• Has given his or her consent.

Consent is not clearly defined in the Regulations and the level of information required to be given is not clear either.  This is confounded by the difficulty of knowing the level of technical ability that any given user might have.

There is an interesting and not yet clear issue between user and subscriber.  The person who pays the bill is the subscriber, but the person using the browser is the user.  If a child is using a website on their parent’s connection, who has to give consent?

To look at the information required you should get your IT manager or provider to conduct a cookie audit.  What sorts of cookies is your website using?  The ICO suggests a table listing all the cookies, what they are called and what they do, along with more information if required.  Alternatively, the ICO has suggested some generic wording starting “our website uses [x number of] cookies …”.

The users must “signify” their consent.  This must be a conscious act by the user and should be before the user accepts the cookie.  This causes a problem as most websites send their cookies as soon as the user lands on them.  There are some minor exceptions to consent for subscription services and telecoms services.

Some of the ways that websites are doing this is through prominent links, icons and news items and blog posts.  A pop up window which asked users to check a consent box would be ideal, although many browsers are set to block pop-ups and sites don’t want messages that get in the way of the browsing experience.  A static and prominent banner is used by many sites, but it is questionable whether that is informed consent.

Where the site asks for preferences to be added for future visits, then a box could be added for cookie consent.

The ICO uses the following example [1]:

If the user clicks on I agree all is fine or if they bypass it, implied consent may be given.  Obviously, if they click on No thanks, cookies may not be loaded.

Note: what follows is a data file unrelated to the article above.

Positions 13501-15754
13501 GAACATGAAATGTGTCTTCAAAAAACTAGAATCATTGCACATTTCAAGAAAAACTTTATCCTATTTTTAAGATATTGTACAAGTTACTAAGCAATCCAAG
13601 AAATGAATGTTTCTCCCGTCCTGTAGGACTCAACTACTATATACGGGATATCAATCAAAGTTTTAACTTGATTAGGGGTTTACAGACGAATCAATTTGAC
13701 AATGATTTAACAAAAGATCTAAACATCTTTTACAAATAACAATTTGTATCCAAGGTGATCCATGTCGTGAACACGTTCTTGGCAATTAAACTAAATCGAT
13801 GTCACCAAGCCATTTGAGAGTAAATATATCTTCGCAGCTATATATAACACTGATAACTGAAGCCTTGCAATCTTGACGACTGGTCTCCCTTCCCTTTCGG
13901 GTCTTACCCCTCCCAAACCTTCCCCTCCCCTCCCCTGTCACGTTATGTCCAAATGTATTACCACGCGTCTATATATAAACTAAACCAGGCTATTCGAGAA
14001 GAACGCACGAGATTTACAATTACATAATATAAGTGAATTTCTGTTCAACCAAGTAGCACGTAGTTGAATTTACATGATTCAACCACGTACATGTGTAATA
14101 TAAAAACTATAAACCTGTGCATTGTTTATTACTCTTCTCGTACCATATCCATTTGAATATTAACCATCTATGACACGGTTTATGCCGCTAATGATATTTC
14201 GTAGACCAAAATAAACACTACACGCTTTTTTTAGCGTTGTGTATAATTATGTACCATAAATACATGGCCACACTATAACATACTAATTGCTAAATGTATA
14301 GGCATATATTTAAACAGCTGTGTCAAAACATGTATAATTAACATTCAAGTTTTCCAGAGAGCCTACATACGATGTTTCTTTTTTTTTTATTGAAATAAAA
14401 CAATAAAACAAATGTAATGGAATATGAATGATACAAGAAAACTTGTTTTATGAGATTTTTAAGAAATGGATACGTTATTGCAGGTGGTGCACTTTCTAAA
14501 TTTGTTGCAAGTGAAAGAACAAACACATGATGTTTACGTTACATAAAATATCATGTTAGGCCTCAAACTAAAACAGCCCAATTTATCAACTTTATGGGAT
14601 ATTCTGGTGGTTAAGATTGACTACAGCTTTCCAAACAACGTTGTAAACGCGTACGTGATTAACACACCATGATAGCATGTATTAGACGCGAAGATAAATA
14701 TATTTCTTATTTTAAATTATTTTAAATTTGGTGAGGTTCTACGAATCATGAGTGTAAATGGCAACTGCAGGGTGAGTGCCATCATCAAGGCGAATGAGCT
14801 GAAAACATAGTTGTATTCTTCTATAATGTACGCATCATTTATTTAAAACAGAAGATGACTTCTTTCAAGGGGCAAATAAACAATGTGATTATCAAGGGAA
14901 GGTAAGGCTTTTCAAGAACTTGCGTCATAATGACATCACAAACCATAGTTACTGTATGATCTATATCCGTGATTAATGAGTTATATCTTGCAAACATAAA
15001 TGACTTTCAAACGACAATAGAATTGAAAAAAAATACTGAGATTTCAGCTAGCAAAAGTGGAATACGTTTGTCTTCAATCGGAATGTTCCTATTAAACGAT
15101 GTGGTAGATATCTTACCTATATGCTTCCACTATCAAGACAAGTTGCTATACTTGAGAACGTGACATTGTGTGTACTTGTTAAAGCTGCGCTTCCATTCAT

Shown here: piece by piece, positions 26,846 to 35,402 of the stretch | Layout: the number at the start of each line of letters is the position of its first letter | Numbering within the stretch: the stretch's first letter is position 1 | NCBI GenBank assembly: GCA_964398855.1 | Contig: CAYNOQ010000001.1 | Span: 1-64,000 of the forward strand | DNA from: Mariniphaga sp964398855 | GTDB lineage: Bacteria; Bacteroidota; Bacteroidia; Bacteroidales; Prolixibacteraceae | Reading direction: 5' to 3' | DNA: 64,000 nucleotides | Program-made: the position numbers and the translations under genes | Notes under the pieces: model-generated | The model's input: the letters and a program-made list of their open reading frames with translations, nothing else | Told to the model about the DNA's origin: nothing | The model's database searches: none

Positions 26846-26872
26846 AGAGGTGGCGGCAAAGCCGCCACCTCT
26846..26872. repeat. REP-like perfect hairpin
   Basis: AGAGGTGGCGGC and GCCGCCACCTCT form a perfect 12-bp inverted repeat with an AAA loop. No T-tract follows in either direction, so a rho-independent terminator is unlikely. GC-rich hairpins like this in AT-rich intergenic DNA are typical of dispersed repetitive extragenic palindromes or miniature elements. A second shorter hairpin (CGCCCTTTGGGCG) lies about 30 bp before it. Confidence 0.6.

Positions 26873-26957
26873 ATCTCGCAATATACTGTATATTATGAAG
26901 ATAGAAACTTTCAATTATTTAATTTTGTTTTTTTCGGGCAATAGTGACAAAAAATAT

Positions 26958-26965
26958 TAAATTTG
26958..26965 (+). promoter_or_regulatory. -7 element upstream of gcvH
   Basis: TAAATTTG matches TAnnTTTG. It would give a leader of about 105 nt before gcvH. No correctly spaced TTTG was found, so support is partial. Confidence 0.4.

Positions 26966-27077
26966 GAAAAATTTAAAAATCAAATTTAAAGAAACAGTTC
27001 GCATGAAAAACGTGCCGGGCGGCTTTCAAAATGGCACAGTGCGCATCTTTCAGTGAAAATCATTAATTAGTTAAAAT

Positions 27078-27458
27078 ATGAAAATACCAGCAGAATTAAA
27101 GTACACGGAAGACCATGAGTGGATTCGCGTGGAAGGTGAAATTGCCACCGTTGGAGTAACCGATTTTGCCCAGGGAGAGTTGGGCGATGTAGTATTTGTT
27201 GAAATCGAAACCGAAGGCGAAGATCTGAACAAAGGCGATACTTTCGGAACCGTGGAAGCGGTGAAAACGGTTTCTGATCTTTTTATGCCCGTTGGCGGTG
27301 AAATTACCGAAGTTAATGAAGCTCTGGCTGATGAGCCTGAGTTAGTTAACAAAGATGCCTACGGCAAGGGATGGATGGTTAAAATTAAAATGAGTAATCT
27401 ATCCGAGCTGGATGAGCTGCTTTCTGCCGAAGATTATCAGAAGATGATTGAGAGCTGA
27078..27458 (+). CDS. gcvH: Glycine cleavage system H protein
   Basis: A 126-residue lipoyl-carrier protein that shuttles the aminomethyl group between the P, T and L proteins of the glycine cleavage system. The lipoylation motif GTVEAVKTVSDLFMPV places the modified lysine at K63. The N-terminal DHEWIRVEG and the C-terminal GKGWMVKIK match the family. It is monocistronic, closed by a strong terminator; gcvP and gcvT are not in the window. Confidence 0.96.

Getting consent for third party cookies is even more complex as there are multiple parties involved.

Once approval has been given it does not need to be given again for the same user on the same site, but there must be a way on all sites of withdrawing consent and having cookies removed.  This should form part of your privacy policy.

So, if you were looking for an easy answer in this article, you will be disappointed.  The ICO guidance includes the words ”may” and “think about” and even “challenging”.

In conclusion, you must conduct a cookie audit to see what you are using, you must provide information to users of your site, you should get their opt-in consent and provide a way for them to withdraw their consent.

You also need to review your internet Terms of Use and your internet Privacy Policy.

The items touched on briefly in this article should not be taken as specific legal advice; they are merely pointers to the issues that are out there.  Additionally there are rules about data, the use of electronic communications, the use of location data and rules about selling on the internet.  These are exciting times on-line but if you use the web to sell, directly or indirectly, you must be aware of the issues.


[1] From: Information Commissioner’s Office (ICO) – Guidance on the rules on use of cookies and similar technologies – December 2011